Increase your Project Success Rate
It’s a reality according to the stats (see project success chart) that the project success rate is eye opening and disappointing particularly when you look at the causes why projects fail in the first place. Interesting enough, the Agile Manifesto was introduced to help turn things around and in most instances, it has worked, but I believe one of the foundations for the success is because there’s a strong Scrum Master and/or Technical Project Manager (TMP).
My objective of this article is to make a case for why Technical Project Managers (TMP) have a great impact on project success. TMP’s help understand why development tasks take longer than others and why having a strong TMP (Scrum Master) in a Scrum environment helps tremendously to steer the ship as it goes through the scrum processes. TMPs help prioritize user stories from the product backlog and therefore have a greater chance of project success because most major decision points can be addressed up front with the Product Managers on hand.
As a manger, this is where I believe a strong technical manager would come into play (putting all politics aside). TPM’s with hands on business knowledge and an understanding of the SDLC play a major role to achieving project success for the following reasons:
- TMPs provide the road map to achieving the goal of the project and as result, it helps the business unit focus on what can or not be achieved.
- TMPs help the development over come challenges by providing alternative solutions to resolve critical components.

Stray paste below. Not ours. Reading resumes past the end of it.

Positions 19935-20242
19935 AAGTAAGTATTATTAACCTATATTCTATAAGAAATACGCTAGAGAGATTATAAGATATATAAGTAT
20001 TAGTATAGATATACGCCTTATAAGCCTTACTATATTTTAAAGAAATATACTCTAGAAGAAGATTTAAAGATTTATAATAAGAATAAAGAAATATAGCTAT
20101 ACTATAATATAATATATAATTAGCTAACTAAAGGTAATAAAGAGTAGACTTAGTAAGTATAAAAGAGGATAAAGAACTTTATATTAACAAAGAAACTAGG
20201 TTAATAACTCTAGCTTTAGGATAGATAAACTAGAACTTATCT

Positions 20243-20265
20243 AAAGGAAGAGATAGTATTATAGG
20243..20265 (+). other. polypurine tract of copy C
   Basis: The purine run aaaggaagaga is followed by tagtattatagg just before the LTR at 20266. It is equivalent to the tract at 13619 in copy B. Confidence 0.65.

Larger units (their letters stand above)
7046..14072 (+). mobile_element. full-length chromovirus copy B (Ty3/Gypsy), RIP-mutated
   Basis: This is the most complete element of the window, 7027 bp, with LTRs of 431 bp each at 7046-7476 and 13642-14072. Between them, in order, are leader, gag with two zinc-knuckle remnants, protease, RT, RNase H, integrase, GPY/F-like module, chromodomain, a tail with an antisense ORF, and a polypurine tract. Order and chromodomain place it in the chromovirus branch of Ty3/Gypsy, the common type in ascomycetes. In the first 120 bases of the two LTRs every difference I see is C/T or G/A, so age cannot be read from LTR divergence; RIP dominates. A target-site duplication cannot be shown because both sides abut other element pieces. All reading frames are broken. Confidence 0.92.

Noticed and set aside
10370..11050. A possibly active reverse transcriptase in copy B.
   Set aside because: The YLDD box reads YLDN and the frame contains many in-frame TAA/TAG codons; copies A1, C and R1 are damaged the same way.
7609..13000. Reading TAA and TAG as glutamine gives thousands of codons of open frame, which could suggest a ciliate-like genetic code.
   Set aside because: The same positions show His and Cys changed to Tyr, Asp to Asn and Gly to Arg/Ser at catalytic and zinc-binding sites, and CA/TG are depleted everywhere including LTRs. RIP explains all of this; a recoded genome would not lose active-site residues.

- TMPs provide essential communication to various stakeholders to ensure project deliverable’s are being met.
Therefore, now that I tooted my horn for TMPs, one important item that can’t be missed is TMPs need to be well balanced . Too technical means, they will most likely hang out with the developers than the business unit and this is where things get wacky and the project may start to fall apart.
In an ideal environment, businesses units would have a dedicated PM and Technical Manager, however, in today’s environments, it is expected that PMs not only understand technical components, but should also be the relief pitcher when a resource is not available (e.g. doing business analyst, QA, writing test scripts, etc). Today’s’ TPM are expected to perform not only their regular jobs, but to also step up when needed in other ares of the project. Image a captain of a large vessel trying to man everything himself. Not realistic right, however, a captain of a small ship would most likely be capable.
After many years of being in all types of roles, I see this as one of the key factors for project success or failures. Business units as well as PMs should know their capabilities and have a clear define role in order to ensure project success is being achieved. If companies are trying to stretch technical project managers, then something will give away and most likely it will be, the project itself.
In conclusion, my case for Technical Project Managers is one the key roles for project success or failure. Yes, there’s other elements that come into play, but essentially, the TPM ultimately has the underlining responsibility and therefore, one of the key roles with project delivery.